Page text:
By Richard Pallardy
No one knows for sure how many elephants exist in the wild in 2013. Even the agencies that monitor them will not issue official population estimates and will venture unofficial counts only with the greatest of trepidation. Some projections, however, suggest that the rapid surge in poaching could lead to the extinction of the African species within a decade. Fueling that threat is a brisk escalation in the ivory trade in Asia.
Counting Invisible Giants
Estimates do exist for the three species. The African savanna, or bush, elephant (Loxodonta africana), is the largest living land animal, with males, known as bulls, weighing up to nine tons each. Its cousins, the African forest elephant (L. cyclotis)—considered by some authorities to be a subspecies—and the Asian elephant (Elephas maximus)—comprising three subspecies—are not much smaller. A comprehensive 2013 report compiled by the United Nations Environment Programme (UNEP), the International Union for the Conservation of Nature (IUCN), the Convention on International Trade in Endangered Species of Wild Fauna and Flora (CITES), and the wildlife-trade-monitoring network TRAFFIC suggested a combined population of 420,000–650,000 African savanna and forest elephants spread across 35–38 African countries. Some 80% of the population—comprising solely savanna elephants—is concentrated in southern and eastern African countries, with 50% living in Botswana, Tanzania, and Zimbabwe. Central Africa and western Africa, home to both forest and savanna elephants, host the remaining 18% and 2%, respectively.
The IUCN estimates that 40,000–50,000 Asian elephants are spread across 13 countries in Asia: Bangladesh, Bhutan, Cambodia, China, India, Indonesia, Laos, Malaysia, Myanmar (Burma), Nepal, Sri Lanka, Thailand, and Vietnam. India is likely home to more than 50% of all Asian elephants. There is still no reliable mechanism for keeping tabs on one of the most conspicuous residents of the planet. Data are difficult to gather on both continents owing to the political volatility of some regions and to the expense of aerial and ground surveys; unsystematic data collection further skews the projections.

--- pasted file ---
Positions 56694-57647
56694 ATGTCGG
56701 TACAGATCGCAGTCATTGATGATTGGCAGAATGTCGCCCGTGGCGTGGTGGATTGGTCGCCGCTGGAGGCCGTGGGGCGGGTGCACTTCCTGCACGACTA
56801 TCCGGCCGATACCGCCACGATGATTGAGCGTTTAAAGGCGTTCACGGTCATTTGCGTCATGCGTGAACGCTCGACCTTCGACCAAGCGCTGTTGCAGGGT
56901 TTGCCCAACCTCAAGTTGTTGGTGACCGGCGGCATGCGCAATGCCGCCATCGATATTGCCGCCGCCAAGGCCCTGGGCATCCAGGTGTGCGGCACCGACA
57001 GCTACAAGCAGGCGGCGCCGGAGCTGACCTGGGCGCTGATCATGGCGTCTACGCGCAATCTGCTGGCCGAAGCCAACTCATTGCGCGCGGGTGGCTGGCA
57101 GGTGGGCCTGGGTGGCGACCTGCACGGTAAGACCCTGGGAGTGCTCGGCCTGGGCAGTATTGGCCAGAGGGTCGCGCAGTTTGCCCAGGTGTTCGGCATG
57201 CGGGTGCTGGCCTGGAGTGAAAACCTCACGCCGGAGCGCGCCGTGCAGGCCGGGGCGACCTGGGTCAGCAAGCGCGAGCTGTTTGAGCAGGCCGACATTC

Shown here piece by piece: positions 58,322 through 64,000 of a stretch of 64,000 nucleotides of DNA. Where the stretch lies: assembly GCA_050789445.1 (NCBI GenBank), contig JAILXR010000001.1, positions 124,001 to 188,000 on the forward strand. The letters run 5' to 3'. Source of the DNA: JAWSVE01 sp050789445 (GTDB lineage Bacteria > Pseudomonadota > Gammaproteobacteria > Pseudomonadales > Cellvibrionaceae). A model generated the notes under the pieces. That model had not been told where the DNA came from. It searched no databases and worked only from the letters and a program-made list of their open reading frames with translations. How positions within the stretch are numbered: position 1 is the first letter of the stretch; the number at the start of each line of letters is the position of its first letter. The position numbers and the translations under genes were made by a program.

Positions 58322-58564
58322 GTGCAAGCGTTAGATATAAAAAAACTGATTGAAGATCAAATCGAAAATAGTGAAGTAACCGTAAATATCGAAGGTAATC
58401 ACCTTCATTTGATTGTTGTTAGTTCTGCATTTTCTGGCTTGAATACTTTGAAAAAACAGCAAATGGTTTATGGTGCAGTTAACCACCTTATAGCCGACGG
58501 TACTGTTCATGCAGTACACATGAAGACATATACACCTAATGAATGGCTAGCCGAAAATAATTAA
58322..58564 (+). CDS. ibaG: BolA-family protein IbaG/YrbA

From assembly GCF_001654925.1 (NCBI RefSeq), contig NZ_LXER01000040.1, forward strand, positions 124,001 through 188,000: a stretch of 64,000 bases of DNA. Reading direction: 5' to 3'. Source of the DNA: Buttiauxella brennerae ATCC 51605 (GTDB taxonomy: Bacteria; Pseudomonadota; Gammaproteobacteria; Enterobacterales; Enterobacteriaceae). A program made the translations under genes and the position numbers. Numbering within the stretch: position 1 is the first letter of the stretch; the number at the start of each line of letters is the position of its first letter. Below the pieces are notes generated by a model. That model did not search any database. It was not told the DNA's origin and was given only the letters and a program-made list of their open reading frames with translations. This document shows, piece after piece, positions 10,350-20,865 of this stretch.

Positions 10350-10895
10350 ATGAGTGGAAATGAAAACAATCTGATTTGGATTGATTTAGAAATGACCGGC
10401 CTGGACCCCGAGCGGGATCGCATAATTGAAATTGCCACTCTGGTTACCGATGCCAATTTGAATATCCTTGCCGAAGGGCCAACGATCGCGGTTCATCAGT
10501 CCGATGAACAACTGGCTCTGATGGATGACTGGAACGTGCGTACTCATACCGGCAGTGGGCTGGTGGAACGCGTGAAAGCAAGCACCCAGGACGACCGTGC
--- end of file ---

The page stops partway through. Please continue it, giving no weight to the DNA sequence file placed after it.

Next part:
The price of that unknown is exacted in blood and gore. Tusks, the enlarged incisor teeth that are the raw material for worked ivory, are normally sawed off at the base by poachers, often while the elephant is not yet dead. The valued part of the tusk comprises dentin covered by cementum. The dentin component is what is used to create the often-intricate ivory confections demanded by the Asian market; the cementum is usually discarded.
The African elephant, at greatest risk from the uptick in ivory poaching, is protected in only 20% of its range. That leaves a huge proportion of the pachyderms unprotected even by the porous boundaries of national parks and other conservation areas. These populations—which oftentimes overlap areas inhabited by humans—are thus harder to monitor. Populations that cannot be monitored cannot be defended. Despite their physical size and strength, elephants are in increasing need of protection. Even the armed guards who patrol some national parks are often no match for the heavy artillery and stealthy maneuvering of poachers harvesting ivory in central and eastern Africa at the behest of military leaders and warlords, who sell the valuable tusks to fund their operations. Park rangers themselves have been implicated in poaching incidents. More....